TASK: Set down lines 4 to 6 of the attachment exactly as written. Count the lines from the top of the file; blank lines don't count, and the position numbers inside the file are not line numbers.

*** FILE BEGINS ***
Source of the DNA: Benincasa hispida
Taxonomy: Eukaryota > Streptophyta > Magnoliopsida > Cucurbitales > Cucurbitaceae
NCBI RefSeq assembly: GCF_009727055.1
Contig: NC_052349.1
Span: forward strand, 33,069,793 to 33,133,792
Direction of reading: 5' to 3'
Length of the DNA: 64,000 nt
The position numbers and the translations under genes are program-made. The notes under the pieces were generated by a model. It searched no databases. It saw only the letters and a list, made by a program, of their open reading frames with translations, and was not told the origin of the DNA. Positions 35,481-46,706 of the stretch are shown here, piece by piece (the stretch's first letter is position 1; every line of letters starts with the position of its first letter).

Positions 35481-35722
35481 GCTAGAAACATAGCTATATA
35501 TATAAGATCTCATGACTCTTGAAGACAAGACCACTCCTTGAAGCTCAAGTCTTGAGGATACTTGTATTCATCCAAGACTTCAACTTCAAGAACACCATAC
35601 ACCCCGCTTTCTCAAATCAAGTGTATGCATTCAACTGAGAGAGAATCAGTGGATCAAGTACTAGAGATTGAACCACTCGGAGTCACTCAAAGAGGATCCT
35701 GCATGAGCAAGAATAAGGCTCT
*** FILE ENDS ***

Contig: NC_052349.1
Span: forward strand, 33,069,793 to 33,133,792
Direction of reading: 5' to 3'